Marijuana compound may ameliorate night vision

| Friday, August 26, 2016 - 11:58
First Published |
Betterment of night vision using marijuana, marijuana, cannabinoids, night vision, Ed Ruthazer, CB1R, science, scientific news, eyesight, health news, retinal ganglion cells, RGC

Previous studies found that cannabinoids typically work to reduce neurotransmission, not increase it.

Toronto: Turning conventional wisdom on its head, researchers have found that cannabinoids, the active agent in marijuana, may improve low-light vision of vertebrates by sensitising retinal cells.
The experiment was conducted in tadpoles and it is too early to say if cannabinoids have the same effect on human vision, but there is anecdotal evidence in scientific literature of cannabis ingestion improving night vision of Moroccan fishermen, the study pointed out.
"Our work provides an exciting potential mechanism for cannabinoid regulation of neuronal firing, but it will obviously be important to confirm that similar mechanisms are also at play in the eyes of mammals," said the paper's senior author Ed Ruthazer, Professor at Montreal Neurological Institute of McGill University in Canada.
The researchers used a variety of methods to test how tadpoles react to visual stimuli when they have been exposed to increased levels of exogenous or endogenous cannabinoids. 
They found that, contrary to what they expected, activating cannabinoid signaling in tadpoles actually increased the activity in their retinal ganglion cells (RGCs), which are responsible for transmitting information about light detection from the eye to the brain. 
Previous studies found that cannabinoids typically work to reduce neurotransmission, not increase it.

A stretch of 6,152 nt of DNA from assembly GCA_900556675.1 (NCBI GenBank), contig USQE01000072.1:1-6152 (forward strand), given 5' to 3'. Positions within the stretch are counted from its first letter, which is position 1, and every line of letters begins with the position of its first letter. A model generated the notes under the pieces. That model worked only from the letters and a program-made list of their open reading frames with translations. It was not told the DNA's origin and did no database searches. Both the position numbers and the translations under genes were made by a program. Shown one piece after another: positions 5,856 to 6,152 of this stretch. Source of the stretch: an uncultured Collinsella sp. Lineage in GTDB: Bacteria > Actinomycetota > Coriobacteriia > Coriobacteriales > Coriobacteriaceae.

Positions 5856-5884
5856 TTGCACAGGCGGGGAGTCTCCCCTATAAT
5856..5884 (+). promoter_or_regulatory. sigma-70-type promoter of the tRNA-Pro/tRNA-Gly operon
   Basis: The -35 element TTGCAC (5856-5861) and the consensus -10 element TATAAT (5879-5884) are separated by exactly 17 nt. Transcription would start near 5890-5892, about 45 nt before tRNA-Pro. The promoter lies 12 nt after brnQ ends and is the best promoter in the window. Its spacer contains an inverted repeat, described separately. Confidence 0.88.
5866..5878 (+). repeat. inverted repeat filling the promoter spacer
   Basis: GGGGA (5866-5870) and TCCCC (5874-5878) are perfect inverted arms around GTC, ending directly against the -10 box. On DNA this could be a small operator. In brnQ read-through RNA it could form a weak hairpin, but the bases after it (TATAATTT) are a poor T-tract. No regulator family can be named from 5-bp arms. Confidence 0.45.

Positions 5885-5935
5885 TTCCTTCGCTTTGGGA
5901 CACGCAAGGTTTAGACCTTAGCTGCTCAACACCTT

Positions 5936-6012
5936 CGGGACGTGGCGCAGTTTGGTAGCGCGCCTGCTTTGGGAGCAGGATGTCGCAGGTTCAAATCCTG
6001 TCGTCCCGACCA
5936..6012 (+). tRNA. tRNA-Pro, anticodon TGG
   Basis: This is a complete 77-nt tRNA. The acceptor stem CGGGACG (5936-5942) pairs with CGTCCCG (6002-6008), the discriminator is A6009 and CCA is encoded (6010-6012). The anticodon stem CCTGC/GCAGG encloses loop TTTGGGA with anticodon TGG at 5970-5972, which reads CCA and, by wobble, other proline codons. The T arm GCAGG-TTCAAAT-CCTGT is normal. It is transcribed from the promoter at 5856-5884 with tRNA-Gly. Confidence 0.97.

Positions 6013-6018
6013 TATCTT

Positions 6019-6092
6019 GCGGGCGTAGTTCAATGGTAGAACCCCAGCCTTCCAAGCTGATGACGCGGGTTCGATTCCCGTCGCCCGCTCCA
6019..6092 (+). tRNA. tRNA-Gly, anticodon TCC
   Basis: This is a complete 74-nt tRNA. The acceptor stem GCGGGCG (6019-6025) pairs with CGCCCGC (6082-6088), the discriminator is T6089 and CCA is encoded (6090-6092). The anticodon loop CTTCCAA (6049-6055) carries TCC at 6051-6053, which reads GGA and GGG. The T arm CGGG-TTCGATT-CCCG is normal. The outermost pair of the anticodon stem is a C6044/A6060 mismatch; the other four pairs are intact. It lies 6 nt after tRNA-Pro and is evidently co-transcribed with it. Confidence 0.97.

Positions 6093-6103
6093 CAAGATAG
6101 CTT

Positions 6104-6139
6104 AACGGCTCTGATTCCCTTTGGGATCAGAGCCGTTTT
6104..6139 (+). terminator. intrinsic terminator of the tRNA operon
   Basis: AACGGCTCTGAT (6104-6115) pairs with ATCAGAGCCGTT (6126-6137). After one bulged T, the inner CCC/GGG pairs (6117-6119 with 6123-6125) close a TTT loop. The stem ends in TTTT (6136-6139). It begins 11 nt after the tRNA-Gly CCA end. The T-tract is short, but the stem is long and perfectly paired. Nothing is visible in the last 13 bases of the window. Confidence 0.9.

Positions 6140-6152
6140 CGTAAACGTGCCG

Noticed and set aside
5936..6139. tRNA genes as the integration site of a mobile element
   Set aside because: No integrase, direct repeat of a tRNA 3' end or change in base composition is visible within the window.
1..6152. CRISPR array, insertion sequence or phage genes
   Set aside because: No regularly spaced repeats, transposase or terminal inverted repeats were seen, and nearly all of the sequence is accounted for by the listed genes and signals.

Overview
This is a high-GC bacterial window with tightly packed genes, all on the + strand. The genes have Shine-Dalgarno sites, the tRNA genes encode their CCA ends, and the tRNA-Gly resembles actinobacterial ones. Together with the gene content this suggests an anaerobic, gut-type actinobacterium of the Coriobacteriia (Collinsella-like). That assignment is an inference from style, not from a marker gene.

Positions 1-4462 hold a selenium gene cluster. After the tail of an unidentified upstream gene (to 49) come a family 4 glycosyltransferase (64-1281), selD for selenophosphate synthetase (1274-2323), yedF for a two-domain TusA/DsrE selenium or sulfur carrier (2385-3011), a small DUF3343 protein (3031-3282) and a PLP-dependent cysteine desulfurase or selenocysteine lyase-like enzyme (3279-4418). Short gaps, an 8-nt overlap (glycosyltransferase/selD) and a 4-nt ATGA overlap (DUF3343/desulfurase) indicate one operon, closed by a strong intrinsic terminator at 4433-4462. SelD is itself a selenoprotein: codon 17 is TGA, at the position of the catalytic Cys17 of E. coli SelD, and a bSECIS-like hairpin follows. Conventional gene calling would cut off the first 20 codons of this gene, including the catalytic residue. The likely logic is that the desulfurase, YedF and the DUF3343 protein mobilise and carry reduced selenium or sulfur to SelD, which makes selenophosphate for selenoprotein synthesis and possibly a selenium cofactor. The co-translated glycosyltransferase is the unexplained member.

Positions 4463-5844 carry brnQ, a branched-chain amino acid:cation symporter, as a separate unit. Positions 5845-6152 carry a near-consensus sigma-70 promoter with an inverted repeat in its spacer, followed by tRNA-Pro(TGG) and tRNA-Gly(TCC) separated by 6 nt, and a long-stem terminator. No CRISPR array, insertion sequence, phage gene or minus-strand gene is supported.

"Initially you distrust yourself when you see something that goes against widely held ideas, but we tried the experiment so many times, using diverse techniques, and it was a consistent result," Ruthazer said.
What the researchers found is that one class of cannabinoid receptor, known as CB1R, plays a role in the suppression of chloride transport into the retinal cells. 
When the receptor is activated, chloride levels are reduced, which hyperpolarises the cell, making it able to fire at higher frequencies when stimulated.
For the tadpoles, this meant they were able to detect dimmer objects in low light than when they had not been exposed to increased levels of cannabinoids. 
The findings were published in the journal eLife.

Download English News App and stay updated with all Latest News.
For News in English, follow us on Google+, Twitter and on Facebook.

Add new comment

This question is for testing whether or not you are a human visitor and to prevent automated spam submissions.